There are no reliable statistics on why Americans choose to adopt, but fertility issues play a role in the majority of adoptions, particularly among prospective first-time parents in their late thirties. “There are risks with the adoption route, too,” Paul says quietly. Indeed, there are risks of delays and of health and development problems in the adoptive child, but these are minor in comparison to the one unacceptable risk to which Laurel keeps recurring, the one that ends in childlessness. So, shortly after Laurel’s diagnosis, the Stuebers set out to investigate local adoption agencies.
Children’s Home Society and Family Services, like most larger agencies, provides parents with informational meetings that expose them to all adoption options, including American adoption and a menu of international programs. The reasons for choosing one type of program over another range from the intensely personal to the financial. American adoption is often preferred because detailed health records typically exist in regard to birth parents; conversely, international adoption is sometimes chosen precisely because there is little information on birth parents, and thus little to no risk of that birth parent contacting the child. Cost, too, plays a role: Fees for adopting in Guatemala can exceed twenty thousand dollars while China costs less than half as much.
From the start, China was the right fit for the Stuebers. Partly, this was because Laurel has taught so many Asian children as a primary school teacher. But the predictability of China adoption relative to other options was also appealing. “China is a pretty stable program,” Laurel says. “And that’s important, because when you start the adoption process with the international program, you know things could change, there could be some delays, but they always told us that in the end, you will have your child, even if there are bumps along the way.” U.S. State Department officials involved in international adoption cite China’s adoption programs as the most honest, transparent, and fair in the world. Of course, these programs are made possible by a large and uncountable population of Chinese orphans, most of whom are girls.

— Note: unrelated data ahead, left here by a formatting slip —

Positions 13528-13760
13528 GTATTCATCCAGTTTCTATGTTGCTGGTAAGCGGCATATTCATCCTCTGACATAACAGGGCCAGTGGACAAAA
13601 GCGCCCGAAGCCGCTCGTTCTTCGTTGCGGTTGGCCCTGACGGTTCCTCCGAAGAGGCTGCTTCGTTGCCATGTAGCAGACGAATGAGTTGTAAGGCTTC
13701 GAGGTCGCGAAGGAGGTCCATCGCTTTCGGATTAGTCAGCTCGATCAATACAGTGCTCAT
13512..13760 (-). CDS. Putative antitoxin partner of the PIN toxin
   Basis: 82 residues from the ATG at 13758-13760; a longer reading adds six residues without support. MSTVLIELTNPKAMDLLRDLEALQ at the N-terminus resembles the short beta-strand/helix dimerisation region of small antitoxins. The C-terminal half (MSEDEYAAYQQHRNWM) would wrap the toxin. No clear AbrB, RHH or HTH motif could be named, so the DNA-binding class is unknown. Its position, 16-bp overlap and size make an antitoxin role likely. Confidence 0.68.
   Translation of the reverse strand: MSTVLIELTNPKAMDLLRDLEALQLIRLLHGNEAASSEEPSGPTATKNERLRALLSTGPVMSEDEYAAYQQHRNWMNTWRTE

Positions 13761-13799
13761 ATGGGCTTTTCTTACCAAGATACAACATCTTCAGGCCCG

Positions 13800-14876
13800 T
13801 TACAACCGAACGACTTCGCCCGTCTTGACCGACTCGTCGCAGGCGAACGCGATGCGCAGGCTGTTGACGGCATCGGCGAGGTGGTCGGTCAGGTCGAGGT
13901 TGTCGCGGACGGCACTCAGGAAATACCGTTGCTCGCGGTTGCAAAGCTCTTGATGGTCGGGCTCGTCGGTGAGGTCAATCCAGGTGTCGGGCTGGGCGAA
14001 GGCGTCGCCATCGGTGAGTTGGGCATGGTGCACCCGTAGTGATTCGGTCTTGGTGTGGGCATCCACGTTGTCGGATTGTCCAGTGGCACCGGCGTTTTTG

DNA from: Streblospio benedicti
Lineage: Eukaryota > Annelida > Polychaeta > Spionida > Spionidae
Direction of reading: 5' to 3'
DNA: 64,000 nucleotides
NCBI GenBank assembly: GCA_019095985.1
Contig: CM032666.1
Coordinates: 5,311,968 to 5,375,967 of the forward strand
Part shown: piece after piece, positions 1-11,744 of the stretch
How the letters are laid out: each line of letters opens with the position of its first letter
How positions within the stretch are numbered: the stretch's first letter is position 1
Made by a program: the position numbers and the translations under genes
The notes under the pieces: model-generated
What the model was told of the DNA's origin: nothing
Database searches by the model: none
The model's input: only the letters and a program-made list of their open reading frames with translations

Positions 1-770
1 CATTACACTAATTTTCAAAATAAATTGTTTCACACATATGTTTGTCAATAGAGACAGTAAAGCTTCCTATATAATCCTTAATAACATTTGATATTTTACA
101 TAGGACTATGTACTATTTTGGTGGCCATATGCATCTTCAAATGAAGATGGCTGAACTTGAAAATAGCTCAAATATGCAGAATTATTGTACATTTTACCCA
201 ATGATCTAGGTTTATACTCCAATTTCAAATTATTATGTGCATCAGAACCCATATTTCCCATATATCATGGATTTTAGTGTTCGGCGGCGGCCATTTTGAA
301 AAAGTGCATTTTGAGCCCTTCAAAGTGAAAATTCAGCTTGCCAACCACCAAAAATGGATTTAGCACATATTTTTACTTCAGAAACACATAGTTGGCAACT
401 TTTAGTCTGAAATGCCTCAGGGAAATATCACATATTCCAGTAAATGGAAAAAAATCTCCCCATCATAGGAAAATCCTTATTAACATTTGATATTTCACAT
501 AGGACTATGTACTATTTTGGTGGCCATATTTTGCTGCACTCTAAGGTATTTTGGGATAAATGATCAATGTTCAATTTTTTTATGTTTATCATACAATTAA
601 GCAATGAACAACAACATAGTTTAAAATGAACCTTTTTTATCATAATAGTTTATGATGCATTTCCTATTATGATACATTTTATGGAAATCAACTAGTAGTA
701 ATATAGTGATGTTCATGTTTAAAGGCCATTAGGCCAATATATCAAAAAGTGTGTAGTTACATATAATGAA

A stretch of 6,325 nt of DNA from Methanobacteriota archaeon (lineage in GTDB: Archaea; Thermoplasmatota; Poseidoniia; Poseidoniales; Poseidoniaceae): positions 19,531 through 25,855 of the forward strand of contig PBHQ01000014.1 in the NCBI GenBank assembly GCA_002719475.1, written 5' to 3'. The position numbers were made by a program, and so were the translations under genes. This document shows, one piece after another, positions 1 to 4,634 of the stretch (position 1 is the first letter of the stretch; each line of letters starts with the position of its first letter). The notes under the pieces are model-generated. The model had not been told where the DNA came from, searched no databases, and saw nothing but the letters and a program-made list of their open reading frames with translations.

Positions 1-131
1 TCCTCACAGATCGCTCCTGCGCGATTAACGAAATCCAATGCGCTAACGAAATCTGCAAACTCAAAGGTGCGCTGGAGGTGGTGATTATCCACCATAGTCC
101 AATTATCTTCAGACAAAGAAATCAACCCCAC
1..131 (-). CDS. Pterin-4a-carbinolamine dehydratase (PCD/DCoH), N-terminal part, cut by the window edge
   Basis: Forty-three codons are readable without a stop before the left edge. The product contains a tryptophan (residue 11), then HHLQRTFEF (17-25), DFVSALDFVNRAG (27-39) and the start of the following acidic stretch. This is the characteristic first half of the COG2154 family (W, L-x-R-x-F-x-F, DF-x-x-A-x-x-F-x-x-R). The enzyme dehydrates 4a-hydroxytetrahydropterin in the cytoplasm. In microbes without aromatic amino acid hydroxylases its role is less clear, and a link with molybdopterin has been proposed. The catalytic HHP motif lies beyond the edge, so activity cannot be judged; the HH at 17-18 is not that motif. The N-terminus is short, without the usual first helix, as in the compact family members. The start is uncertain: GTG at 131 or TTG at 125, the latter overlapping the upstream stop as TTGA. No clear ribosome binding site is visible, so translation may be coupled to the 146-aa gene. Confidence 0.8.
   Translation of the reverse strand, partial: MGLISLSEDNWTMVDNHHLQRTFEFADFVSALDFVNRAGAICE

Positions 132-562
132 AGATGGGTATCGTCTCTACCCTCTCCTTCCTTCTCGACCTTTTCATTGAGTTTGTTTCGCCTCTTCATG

The reasons for China’s orphan girls are many, including China’s restrictive “One Child” population control policy, cultural preferences for male children, and simple economics. Whatever the reason, in legal terms, for a Chinese child to be eligible for adoption, that child must have literally been abandoned. That is, the child must be found in a public space and the birth parents must be untraceable. No figures exist on the number of children abandoned annually in China, nor on the number of orphans in China’s orphanages, nor on the number of orphans outside of those orphanages. What is certain is that the orphans far outnumber the thousands of foreign parents seeking to adopt in China every year.
For American families, the adoption process starts in earnest with a pre-adoptive counseling class, followed by an adoption home study in which parents write up what amounts to a study of their life, including reflections on family of origin and current relationships, as well as child-rearing philosophies and “cross-cultural ideas.” The exercise is intended to be self-reflective and is replete with family history and personal strengths and weaknesses. For example, according to the Stuebers’ homework, Laurel believes that she lacks organizational skills, and Paul would like to express thoughts and feelings without being urged. The paperwork is copious, intrusive, and serious: It is reviewed by a lawyer who specializes in Chinese adoptions, and then forwarded to Beijing for approval, translation, and “matching” in the China Center for Adoption Affairs “matching room.” Long a source of mystery and apprehension for adoptive families, the matching room and the matching process is mostly about scheduling available adoption groups with available orphanages. Typically, nine months pass from the time parents enter the China program to the time they receive a referral call from Children’s Home Society and Family Services. “That was Wednesday, and you were actually home,” Laurel reminds Paul. “Wednesday is your day off.”
“Yeah, I remember picking up the call,” says Paul, “and the social worker said, ‘We have some news for you. We’ve got your referral.’ It was real brief. I was just trying to write down the pertinent details. I was mostly thinking of Laurel, and then the social worker said she could email us a picture,” Paul recalls. “So then the picture came, and a couple days later we got to go to the office to pick up the actual packet with all the real information, the photos, the medical report, everything they know about her.”
“We miss her,” says Laurel. “We worry about her.” She is crying again. “It’s just so hard to wait. We just want to get on a plane right now.”